A quick aside on the never-going-to-retire crowd. They do crop up, professors and the like who may see themselves working forever.
The scenario is that when questioned about their plans they respond with a snide “never gonna quit working” of some form. You have two things happening here.
One is fear. Many people of this type are used to being in control and don’t like to admit they’re clueless here.
And they also would like to never retire. That would be their preference. On some level they know that’s not completely in their control.
That’s why they’re in your office. You just need to do the same thing, with a little tweak. Your commonality is narrower and the question is just slightly different: “Many of my clients in your profession would prefer to never retire. They’d prefer to continue to contribute for as long as they can. But they also recognize that forever isn’t always possible.
Health issues and other issues outside of our control crop up. Often they’re looking to know that they’ve achieved a state of financial independence by age 65, one in which continuing to work is a choice and not a financial necessity. Is that how you would see things in your situation?”
You’ll get confirmation or you won’t. Most likely you’ll get confirmation. You can probe a bit to narrow it down, but again don’t overdo it.
If they don’t want financial independence, you can ask more open probes, try to get them to describe their goals and what they would like happen. And, more importantly, what they don’t want to see happen. Never be afraid to ask your clients what their biggest fear around a goal is. And develop that in depth. Powerful stuff.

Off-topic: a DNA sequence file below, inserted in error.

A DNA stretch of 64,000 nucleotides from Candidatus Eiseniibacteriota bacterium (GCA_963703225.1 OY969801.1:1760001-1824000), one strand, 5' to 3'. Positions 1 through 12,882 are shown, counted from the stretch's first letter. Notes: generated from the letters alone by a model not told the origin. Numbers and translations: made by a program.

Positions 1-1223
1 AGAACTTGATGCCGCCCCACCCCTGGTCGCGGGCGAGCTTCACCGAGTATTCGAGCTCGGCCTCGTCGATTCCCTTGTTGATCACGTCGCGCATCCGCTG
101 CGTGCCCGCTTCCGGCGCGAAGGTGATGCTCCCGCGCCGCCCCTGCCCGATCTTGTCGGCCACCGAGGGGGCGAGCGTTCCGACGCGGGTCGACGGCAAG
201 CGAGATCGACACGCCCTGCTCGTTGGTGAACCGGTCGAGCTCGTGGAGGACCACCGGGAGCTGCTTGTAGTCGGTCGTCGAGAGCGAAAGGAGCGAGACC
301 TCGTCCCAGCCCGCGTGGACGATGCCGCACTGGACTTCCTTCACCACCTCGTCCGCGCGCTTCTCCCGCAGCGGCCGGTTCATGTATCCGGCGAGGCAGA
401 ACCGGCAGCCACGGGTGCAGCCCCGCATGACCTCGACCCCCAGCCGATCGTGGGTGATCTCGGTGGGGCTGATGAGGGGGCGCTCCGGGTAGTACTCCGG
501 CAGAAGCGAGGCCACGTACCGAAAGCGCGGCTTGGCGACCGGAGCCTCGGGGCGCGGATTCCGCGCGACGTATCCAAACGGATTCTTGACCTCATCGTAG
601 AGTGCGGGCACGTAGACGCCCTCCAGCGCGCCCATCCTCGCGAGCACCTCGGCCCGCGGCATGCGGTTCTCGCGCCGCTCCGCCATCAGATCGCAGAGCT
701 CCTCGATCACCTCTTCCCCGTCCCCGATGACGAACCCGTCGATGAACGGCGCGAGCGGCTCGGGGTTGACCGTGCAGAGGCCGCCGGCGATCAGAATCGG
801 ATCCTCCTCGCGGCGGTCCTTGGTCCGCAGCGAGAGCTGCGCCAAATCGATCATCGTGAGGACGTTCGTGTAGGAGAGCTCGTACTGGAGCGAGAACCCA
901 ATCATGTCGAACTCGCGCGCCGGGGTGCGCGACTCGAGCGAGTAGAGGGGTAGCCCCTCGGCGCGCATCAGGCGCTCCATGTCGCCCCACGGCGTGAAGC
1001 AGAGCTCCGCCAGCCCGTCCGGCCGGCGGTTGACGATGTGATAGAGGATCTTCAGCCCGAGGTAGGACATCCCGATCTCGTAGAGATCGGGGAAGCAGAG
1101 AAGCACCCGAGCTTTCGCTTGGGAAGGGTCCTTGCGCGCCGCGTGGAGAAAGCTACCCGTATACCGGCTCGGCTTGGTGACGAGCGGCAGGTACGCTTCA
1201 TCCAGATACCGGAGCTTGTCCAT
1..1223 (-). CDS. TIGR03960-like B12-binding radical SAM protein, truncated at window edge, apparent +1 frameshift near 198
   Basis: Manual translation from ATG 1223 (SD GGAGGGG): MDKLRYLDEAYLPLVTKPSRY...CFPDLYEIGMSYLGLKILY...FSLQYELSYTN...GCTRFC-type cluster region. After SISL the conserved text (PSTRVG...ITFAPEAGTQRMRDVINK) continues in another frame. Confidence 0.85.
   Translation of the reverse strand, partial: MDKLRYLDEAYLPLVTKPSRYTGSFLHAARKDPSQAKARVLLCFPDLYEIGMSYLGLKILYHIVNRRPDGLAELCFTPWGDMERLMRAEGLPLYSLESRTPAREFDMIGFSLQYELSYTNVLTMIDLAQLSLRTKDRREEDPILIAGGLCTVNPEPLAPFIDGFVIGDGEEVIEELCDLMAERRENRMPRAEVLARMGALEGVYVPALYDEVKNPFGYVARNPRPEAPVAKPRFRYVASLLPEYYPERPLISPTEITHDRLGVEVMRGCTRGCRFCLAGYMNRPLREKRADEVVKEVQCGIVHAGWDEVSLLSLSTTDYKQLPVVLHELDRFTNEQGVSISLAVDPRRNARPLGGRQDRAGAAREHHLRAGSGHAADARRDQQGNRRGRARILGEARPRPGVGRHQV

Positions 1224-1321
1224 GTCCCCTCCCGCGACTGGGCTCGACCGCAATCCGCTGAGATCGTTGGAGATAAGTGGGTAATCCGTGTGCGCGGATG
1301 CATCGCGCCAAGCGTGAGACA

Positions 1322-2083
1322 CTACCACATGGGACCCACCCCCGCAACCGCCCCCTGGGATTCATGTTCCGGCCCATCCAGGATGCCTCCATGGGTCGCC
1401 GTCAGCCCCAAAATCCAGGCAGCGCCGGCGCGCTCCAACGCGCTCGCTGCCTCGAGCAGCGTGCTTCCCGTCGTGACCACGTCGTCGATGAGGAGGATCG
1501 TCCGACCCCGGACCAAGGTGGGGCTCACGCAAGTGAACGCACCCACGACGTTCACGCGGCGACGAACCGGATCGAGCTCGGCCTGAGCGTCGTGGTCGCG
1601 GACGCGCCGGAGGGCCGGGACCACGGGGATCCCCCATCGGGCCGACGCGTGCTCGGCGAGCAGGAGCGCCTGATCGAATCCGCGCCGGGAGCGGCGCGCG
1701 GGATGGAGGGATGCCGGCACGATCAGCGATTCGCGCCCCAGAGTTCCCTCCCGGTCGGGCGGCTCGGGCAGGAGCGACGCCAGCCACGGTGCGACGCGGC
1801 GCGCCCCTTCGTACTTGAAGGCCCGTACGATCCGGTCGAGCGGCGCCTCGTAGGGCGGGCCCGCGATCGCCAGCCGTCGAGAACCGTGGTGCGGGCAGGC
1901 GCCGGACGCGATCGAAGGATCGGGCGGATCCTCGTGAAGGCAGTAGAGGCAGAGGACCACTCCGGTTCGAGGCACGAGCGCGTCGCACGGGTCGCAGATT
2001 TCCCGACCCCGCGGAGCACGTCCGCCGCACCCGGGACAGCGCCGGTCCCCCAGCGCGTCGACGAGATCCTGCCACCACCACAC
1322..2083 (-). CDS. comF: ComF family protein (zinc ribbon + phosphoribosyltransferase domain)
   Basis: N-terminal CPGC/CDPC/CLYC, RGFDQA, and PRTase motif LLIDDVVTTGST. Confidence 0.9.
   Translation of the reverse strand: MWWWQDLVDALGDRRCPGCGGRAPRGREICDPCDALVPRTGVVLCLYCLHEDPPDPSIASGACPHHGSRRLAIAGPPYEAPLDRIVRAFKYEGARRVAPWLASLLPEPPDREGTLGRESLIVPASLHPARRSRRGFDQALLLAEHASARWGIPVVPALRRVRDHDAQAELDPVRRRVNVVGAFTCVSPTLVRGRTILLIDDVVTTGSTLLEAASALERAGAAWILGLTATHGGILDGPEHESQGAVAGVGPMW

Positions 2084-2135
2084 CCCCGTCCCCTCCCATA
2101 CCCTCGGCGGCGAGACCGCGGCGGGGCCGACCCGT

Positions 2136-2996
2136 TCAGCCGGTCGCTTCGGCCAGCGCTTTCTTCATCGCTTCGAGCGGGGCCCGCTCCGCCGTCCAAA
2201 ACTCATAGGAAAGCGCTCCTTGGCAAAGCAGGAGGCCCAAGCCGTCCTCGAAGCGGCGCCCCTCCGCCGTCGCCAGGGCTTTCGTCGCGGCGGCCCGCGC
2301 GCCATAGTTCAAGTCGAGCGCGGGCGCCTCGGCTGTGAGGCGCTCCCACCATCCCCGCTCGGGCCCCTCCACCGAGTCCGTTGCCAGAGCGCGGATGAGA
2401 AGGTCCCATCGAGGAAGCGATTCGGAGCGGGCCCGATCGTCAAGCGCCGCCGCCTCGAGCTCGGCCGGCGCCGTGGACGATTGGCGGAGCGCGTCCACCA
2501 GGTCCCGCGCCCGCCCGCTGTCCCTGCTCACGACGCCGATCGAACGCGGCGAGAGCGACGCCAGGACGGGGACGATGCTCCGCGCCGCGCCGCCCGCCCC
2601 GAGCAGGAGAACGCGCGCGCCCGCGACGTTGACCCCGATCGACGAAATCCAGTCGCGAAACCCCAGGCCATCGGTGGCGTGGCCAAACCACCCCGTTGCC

A One-Size-Fits-All Strategy
This approach works for any goal. You just may need to seed things a little differently. Using their children’s education for example, if they have no ideas.
You can seed with questions of public or private, paying the full shot or a portion, etc.
The key is to work out the issues in your head so that you have your own commonalities and summaries and reflective probes for any goal.
Once you have some practice, it won’t matter what goal they throw at you, it’s all the same.
Develop all the goals they have. But make sure they’re goals, not a lengthy wish list for what they would do if they won the lottery.
Once you’ve developed all the goals, you need priorities. This is where they would first allocate their money.
You ask in the form of: “If you had the resources to achieve only one of your goals, which would you choose to work on?” Keep asking that, in the form of next, until you have a prioritized list.
Now you need to do a reality check. You need to know how important this really is. You need to ask the clients how they would feel if, when the time came, they didn’t have the money. And you need to give them as much time as they need to answer.
If the goal’s important, there will be a lot of emotion on the table, possibly some tears to go with it. That’s ok. Tears are beautiful. They tell you the clients are passionate about their goal.
Be empathetic. Spend a little time. Don’t make them feel horrible; you want to come out of this with everyone on the same page and the clients feeling that you’re empowering them to achieve their goals.
The Bottom Line
Often there’s not enough resources to be on track for all their financial goals. Sometimes not enough to be on track for one of them.
You want to influence change in a positive fashion.
Be supportive. Talk about walking before you run. Talk about using found money and moving in a positive direction.
This article is the fifth in a six-part series on best practices for wealth advisors. You can read the final column, “Tax Hierarchy for Retirement Products” here.